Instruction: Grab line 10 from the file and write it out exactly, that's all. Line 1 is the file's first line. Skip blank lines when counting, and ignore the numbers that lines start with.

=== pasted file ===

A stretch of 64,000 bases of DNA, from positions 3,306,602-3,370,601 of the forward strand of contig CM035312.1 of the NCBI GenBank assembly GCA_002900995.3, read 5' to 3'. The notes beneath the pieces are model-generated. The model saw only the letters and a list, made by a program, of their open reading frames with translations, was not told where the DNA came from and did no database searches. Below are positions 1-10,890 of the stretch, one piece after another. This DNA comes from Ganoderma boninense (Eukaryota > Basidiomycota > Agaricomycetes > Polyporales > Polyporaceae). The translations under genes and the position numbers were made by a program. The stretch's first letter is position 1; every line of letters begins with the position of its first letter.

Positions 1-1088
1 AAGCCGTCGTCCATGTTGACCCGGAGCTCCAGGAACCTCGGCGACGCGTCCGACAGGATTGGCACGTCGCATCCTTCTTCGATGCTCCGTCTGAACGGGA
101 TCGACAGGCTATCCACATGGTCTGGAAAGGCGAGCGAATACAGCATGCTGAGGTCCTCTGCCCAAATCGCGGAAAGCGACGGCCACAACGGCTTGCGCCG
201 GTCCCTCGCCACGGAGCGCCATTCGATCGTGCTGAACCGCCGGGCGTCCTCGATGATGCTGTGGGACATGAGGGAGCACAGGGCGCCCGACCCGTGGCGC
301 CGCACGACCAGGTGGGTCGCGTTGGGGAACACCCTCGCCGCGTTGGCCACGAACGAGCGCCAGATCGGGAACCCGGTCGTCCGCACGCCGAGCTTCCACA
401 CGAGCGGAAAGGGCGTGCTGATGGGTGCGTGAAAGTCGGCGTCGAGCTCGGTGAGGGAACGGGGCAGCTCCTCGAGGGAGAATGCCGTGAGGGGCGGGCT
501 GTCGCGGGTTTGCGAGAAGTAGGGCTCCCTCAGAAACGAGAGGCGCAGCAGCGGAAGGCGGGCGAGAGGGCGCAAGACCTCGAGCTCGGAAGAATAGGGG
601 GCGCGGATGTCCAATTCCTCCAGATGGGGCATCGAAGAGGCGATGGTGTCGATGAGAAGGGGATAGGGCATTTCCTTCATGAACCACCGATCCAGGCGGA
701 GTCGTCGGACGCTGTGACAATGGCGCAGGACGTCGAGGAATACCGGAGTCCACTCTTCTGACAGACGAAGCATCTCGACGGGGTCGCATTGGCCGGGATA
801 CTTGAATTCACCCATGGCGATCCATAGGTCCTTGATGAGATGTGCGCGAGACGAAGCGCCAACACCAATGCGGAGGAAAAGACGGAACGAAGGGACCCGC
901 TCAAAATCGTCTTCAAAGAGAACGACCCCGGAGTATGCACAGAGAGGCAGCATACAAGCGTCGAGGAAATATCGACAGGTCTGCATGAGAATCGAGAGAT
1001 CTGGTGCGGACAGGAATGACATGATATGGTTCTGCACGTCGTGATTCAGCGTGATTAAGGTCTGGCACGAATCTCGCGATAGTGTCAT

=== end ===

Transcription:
701 GTCGTCGGACGCTGTGACAATGGCGCAGGACGTCGAGGAATACCGGAGTCCACTCTTCTGACAGACGAAGCATCTCGACGGGGTCGCATTGGCCGGGATA